Pro-Putin rapper buys Starbucks in Russia and ‘Russifies’ it with a new name: Stars Coffee
In mid-June, thousands of Russians flocked to the grand reopening of McDonald’s in downtown Moscow’s Pushkin Square.
The new restaurant was renamed “Tasty, Period,” but had all the trappings of a regular McDonald’s menu: crispy chicken nuggets, skinny fries, steaming-hot apple pies, and a Big Mac that was now called a Grand De Luxe.
As Western brands exit Russia over Vladimir Putin’s war on Ukraine, many of them, like McDonald’s, are receiving Russian makeovers as the country’s businessmen take over the companies that have left.
Now, Seattle-born Starbucks, the iconic coffee chain, has become the latest American institution to become “Russified.”
On Thursday, one of Russia’s most popular rappers, Timur Yunusov—more commonly known as Timati—alongside restaurateur Anton Pinskiy, unveiled “Stars Coffee” as the replacement for Starbucks in Russia. In May, Starbucks announced that it was exiting Russia after 15 years in the country. The new chain featured a logo near-identical to Starbucks’—except that the woman therein was adorned with a kokoshnik, a traditional Russian headdress, rather than a crown.
My best friend is Vladimir Putin
Rapper Timati, one of Russia’s most famous musicians, with 18.4 million Instagram followers, rose to fame on hits like his 2016 collaboration with Russian pop-rap artist Egor Kreed, “Where You Are, I Am.”
But in recent years, Timati has also become a serial entrepreneur—and one who fully supports the Kremlin. In 2015 he released a single called “My Best Friend Is Vladimir Putin.” In 2016 he launched a fast food chain, Black Star Burger (celebrities like Justin and Hailey Bieber and Ty Dolla $ign attended its Los Angeles opening in 2019). And in 2019 he debuted an army-inspired fashion line in collaboration with Russia’s Defense Ministry that included T-shirts emblazoned with “Syria.” He said the clothing line would help Russians who had previously struggled to express their patriotism.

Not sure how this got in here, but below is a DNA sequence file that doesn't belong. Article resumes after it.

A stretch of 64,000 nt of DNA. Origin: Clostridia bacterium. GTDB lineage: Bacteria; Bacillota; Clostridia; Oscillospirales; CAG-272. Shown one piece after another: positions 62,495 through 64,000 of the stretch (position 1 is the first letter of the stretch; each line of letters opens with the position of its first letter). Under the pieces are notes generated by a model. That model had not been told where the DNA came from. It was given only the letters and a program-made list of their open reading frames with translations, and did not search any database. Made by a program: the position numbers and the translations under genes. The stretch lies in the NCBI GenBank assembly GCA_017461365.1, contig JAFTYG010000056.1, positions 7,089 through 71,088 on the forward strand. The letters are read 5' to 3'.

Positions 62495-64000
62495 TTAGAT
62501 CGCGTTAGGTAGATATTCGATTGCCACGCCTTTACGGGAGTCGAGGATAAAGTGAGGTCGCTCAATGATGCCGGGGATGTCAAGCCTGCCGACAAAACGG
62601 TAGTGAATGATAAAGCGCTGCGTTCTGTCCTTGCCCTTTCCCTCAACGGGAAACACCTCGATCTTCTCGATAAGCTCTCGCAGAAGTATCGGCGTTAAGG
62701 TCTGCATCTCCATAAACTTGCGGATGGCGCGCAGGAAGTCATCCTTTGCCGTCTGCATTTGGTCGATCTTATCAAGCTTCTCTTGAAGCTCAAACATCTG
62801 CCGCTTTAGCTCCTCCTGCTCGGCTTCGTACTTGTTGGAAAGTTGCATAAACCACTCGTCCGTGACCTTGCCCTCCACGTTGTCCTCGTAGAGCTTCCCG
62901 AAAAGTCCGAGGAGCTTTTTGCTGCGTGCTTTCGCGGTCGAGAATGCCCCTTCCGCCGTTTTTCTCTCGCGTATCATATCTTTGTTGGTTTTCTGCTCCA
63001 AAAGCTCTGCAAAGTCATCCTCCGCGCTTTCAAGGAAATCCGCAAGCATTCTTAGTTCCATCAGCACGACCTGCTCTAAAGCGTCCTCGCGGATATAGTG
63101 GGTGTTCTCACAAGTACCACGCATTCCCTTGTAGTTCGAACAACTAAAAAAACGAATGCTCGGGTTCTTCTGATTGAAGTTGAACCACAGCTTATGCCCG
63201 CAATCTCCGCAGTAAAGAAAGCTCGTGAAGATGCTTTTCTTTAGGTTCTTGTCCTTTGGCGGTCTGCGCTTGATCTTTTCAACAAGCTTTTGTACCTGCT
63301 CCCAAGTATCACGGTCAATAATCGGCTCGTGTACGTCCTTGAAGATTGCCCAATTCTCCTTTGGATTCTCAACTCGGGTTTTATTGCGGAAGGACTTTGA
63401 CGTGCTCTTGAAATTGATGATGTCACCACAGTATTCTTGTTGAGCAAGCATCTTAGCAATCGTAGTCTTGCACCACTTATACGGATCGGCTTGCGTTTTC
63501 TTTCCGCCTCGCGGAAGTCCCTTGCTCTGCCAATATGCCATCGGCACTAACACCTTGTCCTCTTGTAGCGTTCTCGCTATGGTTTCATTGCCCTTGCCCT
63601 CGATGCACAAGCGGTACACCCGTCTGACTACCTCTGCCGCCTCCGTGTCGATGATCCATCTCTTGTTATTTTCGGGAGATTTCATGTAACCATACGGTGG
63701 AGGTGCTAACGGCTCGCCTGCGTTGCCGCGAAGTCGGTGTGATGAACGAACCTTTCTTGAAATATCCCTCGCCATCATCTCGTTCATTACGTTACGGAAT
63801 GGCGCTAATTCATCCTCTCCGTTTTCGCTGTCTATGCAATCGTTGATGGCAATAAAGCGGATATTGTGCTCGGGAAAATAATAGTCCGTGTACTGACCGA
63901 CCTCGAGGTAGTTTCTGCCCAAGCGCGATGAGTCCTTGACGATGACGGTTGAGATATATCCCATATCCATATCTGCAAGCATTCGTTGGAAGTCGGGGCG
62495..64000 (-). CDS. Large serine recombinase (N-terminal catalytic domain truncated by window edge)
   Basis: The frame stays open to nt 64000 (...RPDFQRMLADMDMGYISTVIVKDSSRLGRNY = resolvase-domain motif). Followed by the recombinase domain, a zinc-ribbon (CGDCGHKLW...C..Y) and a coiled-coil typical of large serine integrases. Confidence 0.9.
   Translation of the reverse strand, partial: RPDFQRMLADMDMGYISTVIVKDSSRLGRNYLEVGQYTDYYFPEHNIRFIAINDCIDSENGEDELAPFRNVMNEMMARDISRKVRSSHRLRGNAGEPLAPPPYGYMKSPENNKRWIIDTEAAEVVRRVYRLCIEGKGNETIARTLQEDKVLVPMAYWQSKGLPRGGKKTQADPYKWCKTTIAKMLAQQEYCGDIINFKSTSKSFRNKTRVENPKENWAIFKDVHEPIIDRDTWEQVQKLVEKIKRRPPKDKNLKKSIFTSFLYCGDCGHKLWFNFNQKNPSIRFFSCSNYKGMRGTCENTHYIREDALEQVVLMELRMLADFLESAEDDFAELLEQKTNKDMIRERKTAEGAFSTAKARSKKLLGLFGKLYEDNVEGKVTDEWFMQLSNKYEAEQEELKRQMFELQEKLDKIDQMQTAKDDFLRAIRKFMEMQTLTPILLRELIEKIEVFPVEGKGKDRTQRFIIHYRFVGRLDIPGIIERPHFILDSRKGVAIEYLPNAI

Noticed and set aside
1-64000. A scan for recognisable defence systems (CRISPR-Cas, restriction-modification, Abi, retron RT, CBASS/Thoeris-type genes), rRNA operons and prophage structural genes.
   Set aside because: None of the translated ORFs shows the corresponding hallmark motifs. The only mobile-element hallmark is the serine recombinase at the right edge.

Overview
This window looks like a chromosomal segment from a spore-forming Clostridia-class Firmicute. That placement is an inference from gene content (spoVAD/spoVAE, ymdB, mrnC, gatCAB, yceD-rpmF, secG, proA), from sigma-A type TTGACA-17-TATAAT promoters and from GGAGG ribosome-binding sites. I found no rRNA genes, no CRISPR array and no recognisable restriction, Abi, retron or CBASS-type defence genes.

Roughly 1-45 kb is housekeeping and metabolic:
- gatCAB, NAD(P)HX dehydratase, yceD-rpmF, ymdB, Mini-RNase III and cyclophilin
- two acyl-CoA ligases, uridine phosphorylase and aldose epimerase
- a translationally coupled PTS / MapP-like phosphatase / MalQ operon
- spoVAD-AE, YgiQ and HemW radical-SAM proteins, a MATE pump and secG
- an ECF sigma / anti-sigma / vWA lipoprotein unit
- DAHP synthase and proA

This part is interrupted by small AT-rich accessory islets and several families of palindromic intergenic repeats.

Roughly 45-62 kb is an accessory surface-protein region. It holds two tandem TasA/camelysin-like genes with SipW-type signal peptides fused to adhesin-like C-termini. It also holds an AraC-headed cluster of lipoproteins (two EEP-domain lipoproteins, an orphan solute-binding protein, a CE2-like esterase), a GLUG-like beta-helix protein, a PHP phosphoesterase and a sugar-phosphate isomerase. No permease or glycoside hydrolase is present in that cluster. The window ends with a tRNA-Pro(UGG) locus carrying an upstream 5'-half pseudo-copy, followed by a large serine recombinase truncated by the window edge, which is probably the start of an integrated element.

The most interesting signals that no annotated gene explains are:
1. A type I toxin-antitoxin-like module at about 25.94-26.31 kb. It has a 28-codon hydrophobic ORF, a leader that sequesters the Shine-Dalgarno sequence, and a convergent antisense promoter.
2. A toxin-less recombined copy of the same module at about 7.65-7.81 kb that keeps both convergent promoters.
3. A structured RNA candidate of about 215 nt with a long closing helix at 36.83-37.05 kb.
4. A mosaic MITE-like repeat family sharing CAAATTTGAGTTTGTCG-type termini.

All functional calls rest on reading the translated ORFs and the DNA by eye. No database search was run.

On VKontakte, the Russian version of Facebook, Timati wrote in March: “I love Ukraine and Ukrainian people. I’m sorry that…we’ve been pushed against one another and that we couldn’t find an agreement.”
‘Russifying’ Western brands
As 1,000 global companies exit Russia—or curb operations in the country—over their opposition to the war, Russian elites, many of whom are close to the Kremlin, are snatching up hastily discarded businesses—sometimes at bargain prices.
Siberian billionaire Alexander Govor purchased McDonald’s Russian operations for an undisclosed sum, but boasted that he paid “far lower than market price.” French carmaker Renault hastily dumped its stake in Russian automaker Avtovaz; it sold its share to a Russian science institute for one ruble in May.
Russian businesses like Tasty, Period, and Stars Coffee are replacing Western brands. Since February, Russian grocery stores have been flooded with Coca-Cola and Fanta knockoff brands like “CoolCola” and “Fantola.”
Timati and Pinskiy didn’t disclose the amount they paid for Starbucks. But the new owners claim that their business was an “expensive pleasure. We have invested as much as we paid them,” Pinskiy said to Reuters.
Co-owner Pinskiy also noted that Stars Coffee has nothing in common with Starbucks. “[We] acquired it and made our own brand. That’s it,” he said. Kuwaiti company Alshaya Group had received licenses to operate 130 shops and employed over 2,000 workers in Russia, but didn’t want to keep its Russia business without the Starbucks brand.
This week, Timati posted a series of photos promoting Stars Coffee, including branded products for sale like coffee gift boxes and hoodies. The new Stars Coffee menu will include items familiar to Starbucks fans like blended iced coffee drinks called “frappuccitos”—similar to Starbucks-trademarked Frappuccinos. Stars Coffee will open at 130 locations across Russia by the end of September.
Shortly after acquiring Starbucks, Timati promised not to “disappoint the millions of coffee lovers” in Russia. “We have a chance not only to change the sign, but to create a real case of cool import substitution!”